I am looking at east of the mountans.Even Idaho-Montana.Maybe a trip or two on the OP all flyfishing.
     
  10. Bill Aubrey

    Bill Aubrey Active Member

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    I'd give Derek a holler. Warning: You will love the Streamtech.
     
  11. LCnSac

    LCnSac John or "LC"

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    Currently I'm sure glad I had the foresight ;-) to pick up an inflatable as most boats are going to be dry docked this year in California as we've had almost no rain and 20% of normal snowpack. We've been through this before and every time we lose a few boat dealers and the glass hulls are dirt cheap on the used market. Even the skinny jet sleds can't get on the American River today.
     
  12. ignoranceisbliss?

    ignoranceisbliss? Banned or Parked

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    don't get a skiff if you plan on rowing class 2+ or put in anywhere real steep. I work with 2 guys that have clacka skiffs-they are awesome to fish out of but the low bow and stern let a bit of water in during many class 3 rapids as well as when putting the boat in the water if it's near or past 40 degrees
     
  13. bhudda

    bhudda heffe'

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    Its a martinac, nuff said:) designed by Gordy@Alex martinac, never seen another like it...
     
  14. Jerry Daschofsky

    Jerry Daschofsky Moderator Staff Member

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    WOW! This isn't being smartassed, but man if rivers are that low how's a raft going to make it through it? My old sled could run in 5" of water and river only had to be 3' wide when I was on plane. Most rafts loaded down will be taking up more width then that and about same depth. But, I've never floated the American, so don't know it. Just going off experiences in similar scenerios (Wynoochee) during drought years. Had a tough time even moving my old catarafts down river, and they were narrow and high floating. Still had to portage things. Ended up just wet wading those summers. I thought you guys were getting rain down there this year? My friend who lives down there keeps complaining about the rain they've been getting. Could've sworn she was near Sacramento. That sucks either way, feel for you. Drought years makes it tough, especially since the water temp goes up and puts a strain on the fish. :( Hope you get some rain and snowpack soon.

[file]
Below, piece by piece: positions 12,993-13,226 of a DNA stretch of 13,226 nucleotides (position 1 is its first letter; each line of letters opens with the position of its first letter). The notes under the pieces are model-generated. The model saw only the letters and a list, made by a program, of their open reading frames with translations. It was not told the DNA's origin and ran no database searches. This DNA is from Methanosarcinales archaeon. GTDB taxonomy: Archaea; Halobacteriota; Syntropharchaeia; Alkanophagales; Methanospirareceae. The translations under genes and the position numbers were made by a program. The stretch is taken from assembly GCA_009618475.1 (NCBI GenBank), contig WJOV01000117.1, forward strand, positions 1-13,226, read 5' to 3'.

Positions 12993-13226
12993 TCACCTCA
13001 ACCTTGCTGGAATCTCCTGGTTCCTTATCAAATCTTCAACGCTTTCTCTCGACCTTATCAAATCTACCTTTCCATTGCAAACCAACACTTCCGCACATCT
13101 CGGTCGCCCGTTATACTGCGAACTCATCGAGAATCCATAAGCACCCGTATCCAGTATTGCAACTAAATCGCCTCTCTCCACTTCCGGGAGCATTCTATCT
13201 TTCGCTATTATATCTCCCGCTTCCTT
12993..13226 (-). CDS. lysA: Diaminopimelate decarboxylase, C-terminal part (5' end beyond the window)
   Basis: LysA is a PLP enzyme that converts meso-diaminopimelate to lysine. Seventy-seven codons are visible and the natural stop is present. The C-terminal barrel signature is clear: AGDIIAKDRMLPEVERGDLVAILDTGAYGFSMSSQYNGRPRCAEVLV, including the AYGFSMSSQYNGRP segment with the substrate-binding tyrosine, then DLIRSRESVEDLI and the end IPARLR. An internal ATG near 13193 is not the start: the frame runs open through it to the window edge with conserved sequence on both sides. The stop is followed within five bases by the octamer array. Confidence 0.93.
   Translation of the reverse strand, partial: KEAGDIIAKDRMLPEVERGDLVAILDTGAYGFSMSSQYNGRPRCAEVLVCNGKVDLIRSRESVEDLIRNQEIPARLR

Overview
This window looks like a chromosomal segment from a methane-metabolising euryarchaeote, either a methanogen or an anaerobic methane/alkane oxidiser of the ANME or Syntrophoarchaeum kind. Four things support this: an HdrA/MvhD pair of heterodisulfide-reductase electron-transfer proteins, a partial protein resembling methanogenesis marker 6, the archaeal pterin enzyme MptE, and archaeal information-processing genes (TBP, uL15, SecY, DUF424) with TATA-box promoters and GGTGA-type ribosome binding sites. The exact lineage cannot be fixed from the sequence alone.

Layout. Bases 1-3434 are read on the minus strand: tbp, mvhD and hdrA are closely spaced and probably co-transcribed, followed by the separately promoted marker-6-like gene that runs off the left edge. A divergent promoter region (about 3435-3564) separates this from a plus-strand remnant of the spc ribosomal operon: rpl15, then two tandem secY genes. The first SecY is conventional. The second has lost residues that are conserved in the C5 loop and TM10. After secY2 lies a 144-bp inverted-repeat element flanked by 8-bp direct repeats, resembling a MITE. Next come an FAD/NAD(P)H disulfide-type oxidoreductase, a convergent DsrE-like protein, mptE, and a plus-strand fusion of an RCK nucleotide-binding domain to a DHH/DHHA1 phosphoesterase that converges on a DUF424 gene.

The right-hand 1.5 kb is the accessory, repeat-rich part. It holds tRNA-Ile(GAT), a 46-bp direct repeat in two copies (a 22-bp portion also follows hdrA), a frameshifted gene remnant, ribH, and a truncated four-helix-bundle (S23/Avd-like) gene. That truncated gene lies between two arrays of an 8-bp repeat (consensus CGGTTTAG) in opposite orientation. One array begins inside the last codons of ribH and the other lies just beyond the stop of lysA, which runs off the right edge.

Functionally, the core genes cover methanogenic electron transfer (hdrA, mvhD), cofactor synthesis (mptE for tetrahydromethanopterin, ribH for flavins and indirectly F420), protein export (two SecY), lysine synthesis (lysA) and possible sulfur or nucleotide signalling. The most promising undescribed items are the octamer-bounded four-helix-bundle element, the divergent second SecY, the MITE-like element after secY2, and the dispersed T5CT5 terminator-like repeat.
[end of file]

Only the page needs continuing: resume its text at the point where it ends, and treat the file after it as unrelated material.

15. LCnSac

    LCnSac John or "LC"

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    I can float over 2" with my little Scadden, but I will definitely be doing some lining and portaging this summer. We have had about 6" of rain for the season; normally we should have about 13". The foothill creeks are next to dry and the reservoirs are low and without snowpack may never reach even 80% of full pool, and that trickles down to stress for the fish, decreased boating and water recreation, and very cranky farmers. As of yesterday Sierra snowpack was 29% - 35% of normal for this date. Normally the American flows either side of 1600 about now and a few days ago it was at 138. Needless to say our Steelie run has been a little lackluster.
     
  16. Jim Ficklin

    Jim Ficklin Genuine Montana Fossil

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    I bought a Scadden Renegade to complement my float tubes and give me greater range on the (reasonably-still) waters I frequent. I was looking for something reasonably light-weight that an older gent with a bum shoulder could haul to the water without aggravating said shoulder. I sold the jet boat that I used as a Columbia River fly-fishing taxi after I divorced, the Kids became enamored with activities other than boating, and fuel prices started to climb.
     
  17. jmeti000

    jmeti000 Member

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    I bought mine cuz its cheap, easy to use, and I can do it by myself (yes, Im talkin about boats :D )
     
  18. David Loy

    David Loy Senior Moment

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    I drooled on pictures of my boat for 5 years. Then we bought our current house with a garage. I ordered the boat in mahogany from Ray's and drooled on the pictures a few more months while they finished it. While It's a river boat, it has a full transom and takes motors well for lakes and the Sound. It's not a heavy water boat but I'm content to leave the heavy water be. It'll do any rivers I care to.

    I also have a Santana 23 and a 26' Searay. Some day I'll learn how to sell a boat. Just not the woody.